Issues and Risk
The risk is a future uncertain event which could have a positive or negative impact on the Project or one of its objective
A project issue is a problem that is actively disrupting a project or putting its success in doubt
I am sure with the above definitions you have understood that they are different concepts and need to be handled in completely different ways. Even with outstanding planning, the project would have a huge number of unknown variables.
An issue is an event or situation that negatively influences the project. The term infers a condition that can be recovered or eased in some way. It’s important to focus on the uncertainty or probability aspect of risk. The event hasn’t occurred yet but there is a chance it could happen. Considering it from a mathematical viewpoint, the probability of risk is anywhere between 0-100% but it can’t be either 0 or 100. On the other hand, the probability of an issue is 100%.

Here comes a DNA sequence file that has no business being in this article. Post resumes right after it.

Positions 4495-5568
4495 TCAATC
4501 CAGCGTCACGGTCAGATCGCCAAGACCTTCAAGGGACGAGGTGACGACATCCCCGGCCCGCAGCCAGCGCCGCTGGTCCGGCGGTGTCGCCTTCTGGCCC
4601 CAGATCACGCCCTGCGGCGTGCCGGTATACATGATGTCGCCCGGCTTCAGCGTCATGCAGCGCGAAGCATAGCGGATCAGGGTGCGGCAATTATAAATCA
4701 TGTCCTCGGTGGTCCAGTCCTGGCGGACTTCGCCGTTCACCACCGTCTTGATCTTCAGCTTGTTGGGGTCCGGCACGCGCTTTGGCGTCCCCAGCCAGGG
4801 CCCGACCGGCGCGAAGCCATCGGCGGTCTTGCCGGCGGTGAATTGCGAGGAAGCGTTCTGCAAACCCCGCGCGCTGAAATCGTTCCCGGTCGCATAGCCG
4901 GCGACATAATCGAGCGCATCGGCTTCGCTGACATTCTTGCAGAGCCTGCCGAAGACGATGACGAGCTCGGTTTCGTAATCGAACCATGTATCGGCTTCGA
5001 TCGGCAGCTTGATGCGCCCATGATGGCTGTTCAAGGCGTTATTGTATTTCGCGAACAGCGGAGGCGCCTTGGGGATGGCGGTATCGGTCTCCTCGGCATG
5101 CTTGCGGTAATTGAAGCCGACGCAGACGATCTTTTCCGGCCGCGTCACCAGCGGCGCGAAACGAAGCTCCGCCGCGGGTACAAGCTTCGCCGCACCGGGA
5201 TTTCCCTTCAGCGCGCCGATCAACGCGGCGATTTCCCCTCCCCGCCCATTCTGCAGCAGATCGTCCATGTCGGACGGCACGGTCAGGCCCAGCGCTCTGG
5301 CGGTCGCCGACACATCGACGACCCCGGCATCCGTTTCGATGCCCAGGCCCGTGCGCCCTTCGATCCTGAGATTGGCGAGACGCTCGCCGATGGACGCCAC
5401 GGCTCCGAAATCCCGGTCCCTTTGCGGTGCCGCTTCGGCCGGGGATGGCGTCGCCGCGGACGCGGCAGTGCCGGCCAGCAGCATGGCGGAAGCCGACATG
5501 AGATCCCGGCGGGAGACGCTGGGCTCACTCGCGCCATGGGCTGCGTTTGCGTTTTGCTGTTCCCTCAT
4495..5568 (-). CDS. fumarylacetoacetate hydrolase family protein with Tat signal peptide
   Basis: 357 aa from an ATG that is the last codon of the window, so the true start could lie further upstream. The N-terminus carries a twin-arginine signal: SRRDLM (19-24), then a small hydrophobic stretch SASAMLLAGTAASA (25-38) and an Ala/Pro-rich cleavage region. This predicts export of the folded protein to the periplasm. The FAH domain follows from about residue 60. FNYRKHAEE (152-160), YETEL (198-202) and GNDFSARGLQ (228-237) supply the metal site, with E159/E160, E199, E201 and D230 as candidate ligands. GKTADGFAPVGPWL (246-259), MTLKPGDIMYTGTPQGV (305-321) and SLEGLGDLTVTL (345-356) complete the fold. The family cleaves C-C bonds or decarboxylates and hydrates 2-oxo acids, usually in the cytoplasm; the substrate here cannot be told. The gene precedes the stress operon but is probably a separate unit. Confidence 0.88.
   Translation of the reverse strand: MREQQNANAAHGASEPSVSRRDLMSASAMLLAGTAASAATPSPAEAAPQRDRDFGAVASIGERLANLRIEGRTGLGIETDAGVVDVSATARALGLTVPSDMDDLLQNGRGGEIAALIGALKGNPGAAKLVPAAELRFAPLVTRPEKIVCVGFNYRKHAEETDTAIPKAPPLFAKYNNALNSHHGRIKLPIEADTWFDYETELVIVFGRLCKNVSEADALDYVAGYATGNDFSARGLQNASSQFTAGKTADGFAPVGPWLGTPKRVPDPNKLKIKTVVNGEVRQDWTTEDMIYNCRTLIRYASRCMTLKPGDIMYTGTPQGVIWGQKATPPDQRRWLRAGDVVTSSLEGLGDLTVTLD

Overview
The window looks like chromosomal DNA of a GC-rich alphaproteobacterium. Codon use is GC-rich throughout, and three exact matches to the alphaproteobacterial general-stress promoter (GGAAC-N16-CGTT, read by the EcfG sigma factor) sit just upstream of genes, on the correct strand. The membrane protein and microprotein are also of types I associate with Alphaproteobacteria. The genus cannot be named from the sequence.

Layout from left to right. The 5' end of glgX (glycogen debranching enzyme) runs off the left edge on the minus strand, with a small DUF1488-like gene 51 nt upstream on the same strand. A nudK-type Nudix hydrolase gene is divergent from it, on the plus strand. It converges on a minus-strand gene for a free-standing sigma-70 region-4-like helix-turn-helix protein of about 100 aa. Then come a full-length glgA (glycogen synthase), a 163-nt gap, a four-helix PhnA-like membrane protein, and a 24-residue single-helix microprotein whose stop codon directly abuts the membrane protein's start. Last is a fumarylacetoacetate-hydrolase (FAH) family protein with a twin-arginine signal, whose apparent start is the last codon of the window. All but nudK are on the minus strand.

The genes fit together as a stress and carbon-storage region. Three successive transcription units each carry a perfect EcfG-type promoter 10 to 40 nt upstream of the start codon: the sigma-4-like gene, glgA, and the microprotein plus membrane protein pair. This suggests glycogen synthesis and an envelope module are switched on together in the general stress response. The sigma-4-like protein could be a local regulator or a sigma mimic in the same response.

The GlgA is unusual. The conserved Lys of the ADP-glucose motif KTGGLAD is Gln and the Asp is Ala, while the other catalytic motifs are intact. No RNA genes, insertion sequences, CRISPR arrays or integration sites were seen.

Another way to determine the difference between the two terms by considering how these are managed during the execution of a project. While managing risks, you enumerate them and keep a risk standby both in terms of cost and time. The project plan is not changed or modified until there is any risk. On the other hand, resolving issues lead to change in the project plan immediately. One of the most significant tasks in the project managing monitoring and controlling is regulating project risks and issues. Both of them often go hand in hand considering the fact they often result from the identification of obstacles to the project progress. Also, they are commonly interchanged by project team.